How to snack while on the go

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iol life dec 29 detox fruit INDEPENDENT NEWSPAPERS At present, only one in four adults in Britain eats five a day and among teenagers, it is just one in ten. Pic: Debbie Yazbek

Eating nutritiously while travelling is an ongoing challenge for the health-savvy traveller, so here are a few tips to save your waistline and bottom-line.

Anyone who travels extensively knows there can be long stretches between healthy meals and often, just getting to a grocery store may also be difficult, so munching on simple whole foods is out of the question.

The jet-setting crew at Flight Centre have eaten their share of bad in-flight food and takeaway meals when travelling for work or play, so here is a list of their healthy alternatives.

Pack snacks for the flight

Kicking off a trip on the right foot is important, mainly because of the way it makes you feel when you arrive at your destination.

It usually all starts on the flight. In-flight food can be a hit or miss, so it’s handy to have a few backups for when you don’t like what is being served on board.

Packing some substantial snacks, like apples, nuts, muesli bars and dried fruit in your carry-on bag is not only quick to do, but it’s cheap.

Ditch white table clothes

No matter how many top notch restaurants there are in your area, sometimes nothing will quite satisfy your cravings as well as a home-cooked meal.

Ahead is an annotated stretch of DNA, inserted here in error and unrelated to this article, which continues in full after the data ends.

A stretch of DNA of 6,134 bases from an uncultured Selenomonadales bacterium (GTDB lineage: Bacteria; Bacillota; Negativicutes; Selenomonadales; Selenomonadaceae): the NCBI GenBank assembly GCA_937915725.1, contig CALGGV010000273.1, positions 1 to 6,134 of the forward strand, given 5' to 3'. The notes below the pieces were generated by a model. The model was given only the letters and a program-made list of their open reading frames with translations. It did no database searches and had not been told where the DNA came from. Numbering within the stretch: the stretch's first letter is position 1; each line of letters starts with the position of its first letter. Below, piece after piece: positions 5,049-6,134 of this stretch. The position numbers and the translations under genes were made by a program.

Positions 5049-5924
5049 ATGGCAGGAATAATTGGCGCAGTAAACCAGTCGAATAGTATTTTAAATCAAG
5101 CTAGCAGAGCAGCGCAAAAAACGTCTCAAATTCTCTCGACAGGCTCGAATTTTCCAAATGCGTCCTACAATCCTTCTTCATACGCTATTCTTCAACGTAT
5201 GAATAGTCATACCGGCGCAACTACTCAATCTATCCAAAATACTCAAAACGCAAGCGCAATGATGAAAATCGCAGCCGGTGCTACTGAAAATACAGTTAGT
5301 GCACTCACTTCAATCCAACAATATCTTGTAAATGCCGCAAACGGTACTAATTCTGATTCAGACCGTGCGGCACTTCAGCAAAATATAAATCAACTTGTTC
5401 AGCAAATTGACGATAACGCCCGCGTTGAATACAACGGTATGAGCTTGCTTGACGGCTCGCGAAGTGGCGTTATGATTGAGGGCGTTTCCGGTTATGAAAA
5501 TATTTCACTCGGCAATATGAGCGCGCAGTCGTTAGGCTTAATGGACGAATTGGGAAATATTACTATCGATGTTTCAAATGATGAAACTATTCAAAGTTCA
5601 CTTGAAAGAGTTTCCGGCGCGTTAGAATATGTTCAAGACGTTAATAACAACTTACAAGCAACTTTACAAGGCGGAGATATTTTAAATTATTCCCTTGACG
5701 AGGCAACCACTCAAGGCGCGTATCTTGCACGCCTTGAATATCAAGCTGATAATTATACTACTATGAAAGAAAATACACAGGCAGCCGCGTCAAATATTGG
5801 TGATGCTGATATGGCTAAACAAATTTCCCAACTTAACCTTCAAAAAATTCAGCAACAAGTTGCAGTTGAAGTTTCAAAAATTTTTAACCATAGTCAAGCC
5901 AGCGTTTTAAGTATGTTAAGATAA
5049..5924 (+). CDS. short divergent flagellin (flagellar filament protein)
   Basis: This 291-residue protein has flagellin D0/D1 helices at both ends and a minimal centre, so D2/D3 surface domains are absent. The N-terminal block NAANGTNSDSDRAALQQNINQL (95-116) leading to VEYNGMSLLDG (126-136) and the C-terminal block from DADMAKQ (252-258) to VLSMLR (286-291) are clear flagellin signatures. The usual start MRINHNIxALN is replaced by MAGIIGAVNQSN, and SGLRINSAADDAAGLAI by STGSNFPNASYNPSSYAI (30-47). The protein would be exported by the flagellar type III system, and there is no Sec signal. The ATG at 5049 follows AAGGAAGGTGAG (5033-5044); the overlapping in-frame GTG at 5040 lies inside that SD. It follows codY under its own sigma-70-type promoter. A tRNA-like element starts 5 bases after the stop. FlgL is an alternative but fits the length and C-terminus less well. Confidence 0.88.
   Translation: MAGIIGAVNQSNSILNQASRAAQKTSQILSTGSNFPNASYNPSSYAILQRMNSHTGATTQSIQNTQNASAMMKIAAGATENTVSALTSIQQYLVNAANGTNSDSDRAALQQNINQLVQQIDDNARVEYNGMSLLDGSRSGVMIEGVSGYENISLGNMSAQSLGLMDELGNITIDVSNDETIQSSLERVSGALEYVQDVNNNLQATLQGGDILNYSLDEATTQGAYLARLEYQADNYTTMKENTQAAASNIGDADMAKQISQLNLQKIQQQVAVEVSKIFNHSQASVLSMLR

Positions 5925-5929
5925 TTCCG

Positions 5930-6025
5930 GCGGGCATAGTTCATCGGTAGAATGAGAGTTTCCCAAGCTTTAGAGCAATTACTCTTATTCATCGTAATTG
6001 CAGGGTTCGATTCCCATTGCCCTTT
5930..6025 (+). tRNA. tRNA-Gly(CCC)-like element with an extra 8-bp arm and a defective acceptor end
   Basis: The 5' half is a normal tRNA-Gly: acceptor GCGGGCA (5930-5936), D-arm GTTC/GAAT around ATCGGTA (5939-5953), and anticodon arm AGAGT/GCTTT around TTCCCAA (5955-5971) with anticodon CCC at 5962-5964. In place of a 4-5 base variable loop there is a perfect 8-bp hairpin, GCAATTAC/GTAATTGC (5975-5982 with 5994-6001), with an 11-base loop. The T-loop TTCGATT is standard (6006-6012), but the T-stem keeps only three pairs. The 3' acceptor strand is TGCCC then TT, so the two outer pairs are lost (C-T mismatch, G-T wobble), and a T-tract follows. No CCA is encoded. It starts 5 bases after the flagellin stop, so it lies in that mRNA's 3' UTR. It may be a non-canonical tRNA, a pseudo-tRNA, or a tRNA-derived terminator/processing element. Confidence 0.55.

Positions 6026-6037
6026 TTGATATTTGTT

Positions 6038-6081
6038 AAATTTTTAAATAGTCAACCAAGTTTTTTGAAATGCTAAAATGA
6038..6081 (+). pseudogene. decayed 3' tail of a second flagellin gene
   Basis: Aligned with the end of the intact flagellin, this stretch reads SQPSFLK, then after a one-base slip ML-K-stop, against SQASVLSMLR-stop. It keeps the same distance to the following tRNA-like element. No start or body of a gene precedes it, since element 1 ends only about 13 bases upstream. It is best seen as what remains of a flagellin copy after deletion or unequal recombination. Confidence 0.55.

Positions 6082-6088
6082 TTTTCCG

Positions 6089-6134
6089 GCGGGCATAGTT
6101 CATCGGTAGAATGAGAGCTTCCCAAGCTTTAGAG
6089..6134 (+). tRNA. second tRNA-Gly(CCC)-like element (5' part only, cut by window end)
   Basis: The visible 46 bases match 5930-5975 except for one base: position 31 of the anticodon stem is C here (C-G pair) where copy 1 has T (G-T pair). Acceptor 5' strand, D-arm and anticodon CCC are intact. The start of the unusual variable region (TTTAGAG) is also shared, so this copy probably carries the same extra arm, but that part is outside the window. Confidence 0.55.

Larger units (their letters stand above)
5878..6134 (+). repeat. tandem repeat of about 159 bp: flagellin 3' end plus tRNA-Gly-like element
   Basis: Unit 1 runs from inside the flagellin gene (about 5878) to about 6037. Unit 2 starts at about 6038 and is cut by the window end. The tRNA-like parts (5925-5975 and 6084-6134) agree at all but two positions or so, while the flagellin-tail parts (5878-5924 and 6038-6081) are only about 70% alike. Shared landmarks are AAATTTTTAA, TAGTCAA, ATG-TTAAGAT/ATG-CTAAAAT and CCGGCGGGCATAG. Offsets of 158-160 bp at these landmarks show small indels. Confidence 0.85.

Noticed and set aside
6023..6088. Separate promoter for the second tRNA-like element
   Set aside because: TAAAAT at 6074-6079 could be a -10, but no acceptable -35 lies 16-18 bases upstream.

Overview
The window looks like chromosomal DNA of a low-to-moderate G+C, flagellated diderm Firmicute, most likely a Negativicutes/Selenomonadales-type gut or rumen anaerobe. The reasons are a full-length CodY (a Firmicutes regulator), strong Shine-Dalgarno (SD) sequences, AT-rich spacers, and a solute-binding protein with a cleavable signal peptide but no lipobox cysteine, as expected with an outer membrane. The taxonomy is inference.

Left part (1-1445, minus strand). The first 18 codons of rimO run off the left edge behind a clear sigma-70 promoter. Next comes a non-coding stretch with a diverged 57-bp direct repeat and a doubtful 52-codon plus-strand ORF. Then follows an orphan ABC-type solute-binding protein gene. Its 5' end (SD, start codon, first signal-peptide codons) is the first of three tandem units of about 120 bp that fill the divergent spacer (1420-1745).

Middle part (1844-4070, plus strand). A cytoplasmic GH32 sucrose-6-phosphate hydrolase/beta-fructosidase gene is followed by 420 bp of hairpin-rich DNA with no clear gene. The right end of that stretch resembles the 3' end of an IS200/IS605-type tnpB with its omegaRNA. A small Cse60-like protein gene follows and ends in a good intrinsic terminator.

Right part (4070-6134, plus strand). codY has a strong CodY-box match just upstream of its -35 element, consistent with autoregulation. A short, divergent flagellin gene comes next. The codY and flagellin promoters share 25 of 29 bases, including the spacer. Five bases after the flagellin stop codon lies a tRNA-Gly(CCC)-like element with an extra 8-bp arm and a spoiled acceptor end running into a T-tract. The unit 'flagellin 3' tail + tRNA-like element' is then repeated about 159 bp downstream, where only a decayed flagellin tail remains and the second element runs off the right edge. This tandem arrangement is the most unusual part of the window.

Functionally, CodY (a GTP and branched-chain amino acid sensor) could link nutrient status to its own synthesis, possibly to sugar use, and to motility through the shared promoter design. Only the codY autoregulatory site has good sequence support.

Unless you’re staying in a self-contained apartment, most hotel rooms don’t offer a kitchen, so there’s no way to fire up the stovetop. Instead, check out the kids menu in your room service. These are often staple dishes of a meat and three veg.

Fussy eaters

If you’re watching your weight or you suffer from food intolerance, look out for dishes that are not loaded with carbs or laced in cream. Sometimes, if there is nothing that ticks all your boxes on the menu, kindly ask the chef if it’s possible to make a meal that you can eat. Great examples include stir-fry vegetables with chicken or grilled fish with salad.


Bring your own food, particularly if you are travelling domestically. It is safe to pack a box of muesli, packet of crackers or tins of tuna in your suitcase, but beware that any fruits or vegetables must be discarded upon entry to another state or country.

Keen meat-eaters can go as far as bringing vacuum-packed meat with them into some Asian countries, but best to check the entry regulations prior to your departure.

For more healthy travel ideas or tips on what you can bring on your travels, speak to a travel consultant at Flight Centre.

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